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If You Want To Play The Music You Love, Just Buy A Radio Station

For Jim Slone, retirement had lost its luster. The longtime Tucson radio fixture managed a five-year hiatus after selling his block of stations to Citadel Broadcasting Corporation for $62 million.

And if life after radio doesn't interest you, why not get back in the game?

"I kept trying to think about something that would occupy my time and keep my mind busy, because just driving around and gazing at the moon gets old," Slone said. "I don't think it's healthy for a person, especially when they're healthy enough and capable enough to do something. I took a legal pad down and wrote down the things I might enjoy doing, and I couldn't think of anything I wanted to do. I don't golf. I didn't care to spend a half-day golfing every day. Everybody said, 'Get computer literate; then you'll get on the Internet, and you'll get all excited.' You know, I have absolutely no interest in that. I'm not big on traveling. I will go, and I've been somewhere each year that I've retired, and I've enjoyed it when I got there, but I'm ready to come home real quick. I'm not a worldwide traveler, even though I could do that if I wanted to. That takes up so much of your time. What are you going to do when you get back?"

The answer: Run a radio station. KCEE AM 1030 begins its Slone-driven format in mid-January. Even before a radio career that has spanned 40-plus years in Tucson alone, Slone has been passionate about the music of his youth. As a result, KCEE will reflect that with a standards format.

"When I formed my musical love, it was right before rock 'n' roll, when we had crooners like Frank Sinatra, Nat King Cole and Dean Martin," Slone said. "When I got through with my legal pad, it all came back to music again: 'Well, I need to buy a radio station to play the music I like.' That's what I did. I found this station, and I'm going to play the music I like that gives me joy and comfort and is fun for me to listen to. It's a pop-standards format. It's very familiar music for senior citizens. I tend to play hit records."

During his youth, Slone had something of a music career in his own right. He toured out of college and even got some radio airplay, most notably in the Northwest. But he never quite made the big-time.

"I was told in college that I sounded like Perry Como, and then when I went out to get a record contract, I went to several companies. One was RCA, where I met with Steve Shoals, who was the head of all the RCA artists, including Elvis. He said, 'Son, you've got a real pretty voice. You sound just like Perry Como. We've already got a Perry Como. We don't need another one.'"

Even though his music career never took off, his radio career certainly did. Slone's sale to Citadel earlier this decade marked what many in the industry viewed as the end of an era: local ownership of numerous stations. Today, national entities Citadel, Clear Channel, Lotus and Journal operate the overwhelming majority of stations in the Tucson market. Slone is not about to get into the cluster game again; one station is just fine.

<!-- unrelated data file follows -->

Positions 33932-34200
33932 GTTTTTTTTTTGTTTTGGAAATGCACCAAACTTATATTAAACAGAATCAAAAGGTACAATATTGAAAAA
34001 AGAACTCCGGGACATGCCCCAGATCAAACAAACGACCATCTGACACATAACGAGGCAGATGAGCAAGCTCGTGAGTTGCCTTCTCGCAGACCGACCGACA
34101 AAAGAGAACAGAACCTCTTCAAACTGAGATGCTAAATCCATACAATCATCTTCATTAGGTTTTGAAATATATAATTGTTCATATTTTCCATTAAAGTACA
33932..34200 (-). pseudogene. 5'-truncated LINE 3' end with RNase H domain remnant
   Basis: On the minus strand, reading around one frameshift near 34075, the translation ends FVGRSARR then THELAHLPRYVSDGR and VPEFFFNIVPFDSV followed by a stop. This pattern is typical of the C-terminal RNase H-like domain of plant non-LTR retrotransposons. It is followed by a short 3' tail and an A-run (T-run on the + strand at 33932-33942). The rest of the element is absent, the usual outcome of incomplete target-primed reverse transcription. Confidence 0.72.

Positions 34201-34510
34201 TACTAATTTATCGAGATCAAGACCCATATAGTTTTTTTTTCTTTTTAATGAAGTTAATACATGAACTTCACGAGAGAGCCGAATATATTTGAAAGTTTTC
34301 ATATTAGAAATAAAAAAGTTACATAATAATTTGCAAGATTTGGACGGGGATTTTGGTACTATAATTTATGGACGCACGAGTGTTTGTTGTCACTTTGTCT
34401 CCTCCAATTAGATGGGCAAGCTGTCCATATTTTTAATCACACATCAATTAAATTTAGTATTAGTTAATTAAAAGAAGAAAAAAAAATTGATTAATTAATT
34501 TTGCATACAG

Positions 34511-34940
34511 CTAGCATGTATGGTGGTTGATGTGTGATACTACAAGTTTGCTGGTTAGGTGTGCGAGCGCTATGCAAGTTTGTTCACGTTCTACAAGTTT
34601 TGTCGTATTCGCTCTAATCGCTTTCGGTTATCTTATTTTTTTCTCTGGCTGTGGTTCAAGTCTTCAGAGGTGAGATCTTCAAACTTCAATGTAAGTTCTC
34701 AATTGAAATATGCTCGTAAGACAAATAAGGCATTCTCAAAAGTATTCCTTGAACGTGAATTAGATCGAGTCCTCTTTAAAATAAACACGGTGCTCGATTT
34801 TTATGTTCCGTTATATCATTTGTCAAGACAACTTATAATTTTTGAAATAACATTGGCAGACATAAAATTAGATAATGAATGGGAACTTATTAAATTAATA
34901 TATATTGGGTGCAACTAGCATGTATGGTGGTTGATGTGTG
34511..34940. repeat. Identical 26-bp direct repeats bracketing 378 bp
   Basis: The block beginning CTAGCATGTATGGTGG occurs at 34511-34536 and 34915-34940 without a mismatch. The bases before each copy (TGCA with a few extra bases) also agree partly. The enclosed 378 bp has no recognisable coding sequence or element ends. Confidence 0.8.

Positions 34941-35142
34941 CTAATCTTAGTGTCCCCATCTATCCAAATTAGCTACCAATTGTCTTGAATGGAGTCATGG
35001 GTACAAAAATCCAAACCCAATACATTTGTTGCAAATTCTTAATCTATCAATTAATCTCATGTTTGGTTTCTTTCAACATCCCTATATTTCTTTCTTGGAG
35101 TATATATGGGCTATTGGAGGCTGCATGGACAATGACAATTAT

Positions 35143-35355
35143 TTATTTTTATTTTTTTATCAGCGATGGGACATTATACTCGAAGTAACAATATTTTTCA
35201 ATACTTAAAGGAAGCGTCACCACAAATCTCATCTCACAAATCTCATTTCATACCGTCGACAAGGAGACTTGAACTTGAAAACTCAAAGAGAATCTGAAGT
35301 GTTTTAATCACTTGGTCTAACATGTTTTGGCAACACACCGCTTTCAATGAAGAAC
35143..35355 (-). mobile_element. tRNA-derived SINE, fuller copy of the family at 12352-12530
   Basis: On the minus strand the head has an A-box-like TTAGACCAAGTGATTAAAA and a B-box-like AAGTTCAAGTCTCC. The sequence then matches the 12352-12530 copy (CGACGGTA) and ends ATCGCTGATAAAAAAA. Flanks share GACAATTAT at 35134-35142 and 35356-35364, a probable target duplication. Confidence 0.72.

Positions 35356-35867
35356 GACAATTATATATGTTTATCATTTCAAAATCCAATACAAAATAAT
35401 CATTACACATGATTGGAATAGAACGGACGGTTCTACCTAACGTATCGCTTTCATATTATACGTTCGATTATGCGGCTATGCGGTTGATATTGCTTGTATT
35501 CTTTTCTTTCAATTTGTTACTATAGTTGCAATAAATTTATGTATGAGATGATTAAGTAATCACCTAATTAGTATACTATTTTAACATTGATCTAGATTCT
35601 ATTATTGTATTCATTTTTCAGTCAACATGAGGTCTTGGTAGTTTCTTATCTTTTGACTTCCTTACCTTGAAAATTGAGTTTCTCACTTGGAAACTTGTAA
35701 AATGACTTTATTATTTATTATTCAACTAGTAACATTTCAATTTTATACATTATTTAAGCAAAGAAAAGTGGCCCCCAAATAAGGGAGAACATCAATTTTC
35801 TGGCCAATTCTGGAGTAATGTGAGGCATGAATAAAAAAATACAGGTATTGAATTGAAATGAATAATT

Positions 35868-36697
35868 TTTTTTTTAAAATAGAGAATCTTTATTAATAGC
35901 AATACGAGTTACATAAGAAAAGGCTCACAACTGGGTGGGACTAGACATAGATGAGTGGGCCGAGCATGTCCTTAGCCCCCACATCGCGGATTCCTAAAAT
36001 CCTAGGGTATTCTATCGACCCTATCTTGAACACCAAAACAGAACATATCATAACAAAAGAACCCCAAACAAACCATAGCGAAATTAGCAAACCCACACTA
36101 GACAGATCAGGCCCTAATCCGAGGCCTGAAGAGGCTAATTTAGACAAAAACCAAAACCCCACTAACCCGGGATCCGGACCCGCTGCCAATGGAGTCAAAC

It's a perfect fit for him in other ways as well. Ratings don't drive the product. While it's a strong AM signal--10,000 watts--KCEE's Arbitron numbers probably aren't going to threaten the more-dominant FM powers in the market, including country power KIIM FM 99.5, which Slone ran during its rise to No. 1. With KCEE, the only bottom line he has to tend to is his own.

"I don't have to please Wall Street or anything like that, and that's what's really nice," Slone said. "I don't have to report into New York every day to see if I've met my budget. People who get to work there are going to be very fortunate, because they're not going to be bean counters. They're going to be able to enjoy themselves without feeling all that intense pressure you have with big corporations."

Cathy Green jumped at the opportunity. A sales representative at Journal prior to her move, Green will act as general manager of KCEE, overseeing a very small staff in the station's initial stages. Even so, she was instrumental in Slone's ultimate decision to make the buy.

"I have great confidence with her," Slone said. "She's very well-liked. I called her and said, 'Cathy, if you don't come run it, I won't buy it.' I think she was thrilled I had that kind of confidence in her. She's happy that she's not working in a big corporation. We're very compatible with one another."

KCEE will be the second station in the market to broadcast a standards format. KTUC AM 1400, one of the stations Slone sold to Citadel, is the other. Even so, Slone expects KCEE to reflect his understanding of music from that era, and reflect the tastes of his demographic.

"I have every song that ever made the Top 10 from 1940 to 1975. I have the perfect library for this format," Slone said. "I'm confident there will be a large number of senior citizens who will like what I like. I've had that kind of success before in picking music. I was blessed with an ear to know what the majority of the people like. I'm confident there will be a large selection of the audience that will like what I like.

"Fortunately, I like what most people like. I'm enthused about putting it together and playing it. I have confidence people will like how it's put together."

More by John Schuster

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